Horst Faas 1933-2012

****This post does contain images that some people may find distressing***

I first came across Horst Faas about 10 years ago when reading a history of war photography. Fass has long been considered one of the greatest War photographers of all time, up there with Capa and James Nachtwey. He has won the Pulitzer prize twice and his pictures of the Vietnam War have become iconic images of the war.

Fass was born in Berlin in 1933. In 1951 he joined the Keystone agency and by 21 was covering conflicts in IndoChina. He built a reputation as a unflinching and tenacious reporter and in 1956 joined one of the most famous picture agencies, AP (associated press). Sent to cover the war in Vietnam and Laos he became AP’s chief photographer in SE Asia. He won the Pulitzer prize in 1965 for his work in Vietnam and in 1967 was badly injured by a RPG and he used a wheelchair for the rest of his life, despite this he won his second Pulitzer in in 1972 for his coverage of the Bangladesh conflict.

Horst Faas 1965

Faas is also famed for his picture editing and is responsible for two of the most famous pictures of the Vietnam war being published. In 1968 he was sent a picture taken by Eddie Adams of the infamous execution of  a Vietcong prisoner by Saigon police chief Nguyen Ngoc Loan. He was also instrumental in publishing Nick Ut’s famous picture ‘Napalm Girl’, Despite the arguments of senior figures at AP, not least that the girl was nude!

“…an editor at the AP rejected the photo of Kim Phuc running down the road without clothing because it showed frontal nudity. Pictures of nudes of all ages and sexes, and especially frontal views were an absolute no-no at the Associated Press in 1972…Horst argued by telex with the New York head-office that an exception must be made, with the compromise that no close-up of the girl Kim Phuc alone would be transmitted. The New York photo editor, Hal Buell, agreed that the news value of the photograph overrode any reservations about nudity.”

Faas was determined to ensure the picture was published  and this picture maybe more than any other sparked off the protests in America against the war in Vietnam.

Horst continued his work in photo journalism, always pushing to have controversial pictures published, believing that the public had the right to see them, no matter how un-appetising. He finally retired in 2004 and sadly passed away on the 10 May 2012.

A truly remarkable man…RIP

Wounded US soldiers are treated on a battle field in Vietnam on April 2, 1967

July 15, 1966: US Marines scatter as a CH-46 helicopter burns, background, after it was shot down near the demilitarised zone (DMZ) between North and South Vietnam

n this January 9, 1964 photo – one of several that earned Horst Faas his first Pulitzer Prize – a South Vietnamese soldier uses the end of a dagger to beat a farmer for allegedly supplying government troops with inaccurate information about the movement of Viet Cong guerrillas in a village west of Saigon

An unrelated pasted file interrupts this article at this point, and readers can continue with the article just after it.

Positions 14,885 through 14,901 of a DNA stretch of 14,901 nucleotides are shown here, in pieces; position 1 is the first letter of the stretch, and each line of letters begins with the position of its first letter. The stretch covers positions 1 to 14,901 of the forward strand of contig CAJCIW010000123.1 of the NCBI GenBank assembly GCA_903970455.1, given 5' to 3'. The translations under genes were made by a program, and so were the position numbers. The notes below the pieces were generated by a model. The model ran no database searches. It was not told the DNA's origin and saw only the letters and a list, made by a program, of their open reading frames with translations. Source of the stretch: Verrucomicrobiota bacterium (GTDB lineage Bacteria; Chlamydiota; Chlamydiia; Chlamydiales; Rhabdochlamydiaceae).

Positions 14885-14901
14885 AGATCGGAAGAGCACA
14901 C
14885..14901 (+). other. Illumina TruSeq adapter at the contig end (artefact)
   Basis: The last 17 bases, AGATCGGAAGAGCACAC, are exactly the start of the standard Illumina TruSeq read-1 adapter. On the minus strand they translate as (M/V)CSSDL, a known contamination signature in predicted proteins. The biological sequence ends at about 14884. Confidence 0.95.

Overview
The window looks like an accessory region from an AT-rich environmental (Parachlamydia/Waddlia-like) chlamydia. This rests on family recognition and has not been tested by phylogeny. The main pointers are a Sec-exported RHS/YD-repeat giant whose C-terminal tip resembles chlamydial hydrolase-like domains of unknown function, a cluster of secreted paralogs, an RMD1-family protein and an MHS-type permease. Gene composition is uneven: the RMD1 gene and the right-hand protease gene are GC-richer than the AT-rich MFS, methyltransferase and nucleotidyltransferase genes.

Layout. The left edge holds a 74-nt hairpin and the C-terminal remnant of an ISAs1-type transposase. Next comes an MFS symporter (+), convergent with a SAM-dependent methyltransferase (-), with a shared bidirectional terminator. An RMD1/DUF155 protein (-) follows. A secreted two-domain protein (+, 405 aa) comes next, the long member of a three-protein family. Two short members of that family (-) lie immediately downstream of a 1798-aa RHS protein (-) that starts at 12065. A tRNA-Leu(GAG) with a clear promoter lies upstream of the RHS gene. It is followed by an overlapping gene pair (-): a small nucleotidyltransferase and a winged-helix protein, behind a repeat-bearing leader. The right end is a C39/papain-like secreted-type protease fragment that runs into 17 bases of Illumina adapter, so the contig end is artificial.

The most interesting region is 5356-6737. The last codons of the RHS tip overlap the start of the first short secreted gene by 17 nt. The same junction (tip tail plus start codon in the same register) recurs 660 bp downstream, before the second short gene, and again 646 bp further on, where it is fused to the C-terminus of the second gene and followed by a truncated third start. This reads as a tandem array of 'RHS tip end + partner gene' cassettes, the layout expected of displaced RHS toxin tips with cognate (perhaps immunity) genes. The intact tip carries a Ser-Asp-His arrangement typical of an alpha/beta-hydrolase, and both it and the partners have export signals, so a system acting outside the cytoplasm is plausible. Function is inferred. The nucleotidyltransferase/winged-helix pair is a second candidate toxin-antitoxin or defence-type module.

In this March 19, 1964 photo, one of several shot by Horst Faas which earned him the first of two Pulitzer Prizes, a father holds the body of his child as South Vietnamese Army Rangers look down from their armoured vehicle. The child was killed as government forces pursued guerrillas into a village near the Cambodian border.

March 1965: Hovering US Army helicopters pour machine gun fire into the tree line to cover the advance of South Vietnamese ground troops in an attack on a Viet Cong camp 18 miles north of Tay Ninh, near the Cambodian borde

January 1965: The sun breaks through dense jungle foliage around the embattled town of Binh Gia as South Vietnamese troops, joined by US advisers, rest after a cold, damp and tense night of waiting in an ambush position for a Viet Cong attack that didn’t come

March 30, 1965: Injured Vietnamese people receive aid as they lie on the street after a bomb explosion outside the US Embassy in Saigon

South Vietnamese National Police Chief Brig Gen. Nguyen Ngoc Loan executes a Viet Cong.( Photo/Eddie Adams)

Phan Thị Kim Phúc, who was photographed as a naked 9-year-old girl running toward the camera to flee a South Vietnamese napalm attack on the Trảng Bàng village during the Vietnam War.

18 December 1971: A guerilla leader in Dacca, Bangladesh, beats a victim during the torture and execution of four men suspected of collaborating with Pakistani militiamen accused of murder, rape and looting during months of civil wa

In this December 18, 1971 photo shot by AP photographers Horst Faas and Michel Laurent, part of a Pulitzer prize winning series, newly independent Bangladesh guerrillas in Dacca use bayonets to torture and kill four men suspected of collaborating with Pakistani militiamen who had been accused of murder, rape and looting during months of civil war

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About readinggivesmewings

Father of two girls with two passions, Reading and history. If I can combine the two then I am a happy person!
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2 Responses to Horst Faas 1933-2012

  1. NH Mallett says:

    Tough pictures to look at!

  2. Simon Bendle says:

    Interesting post – thanks.

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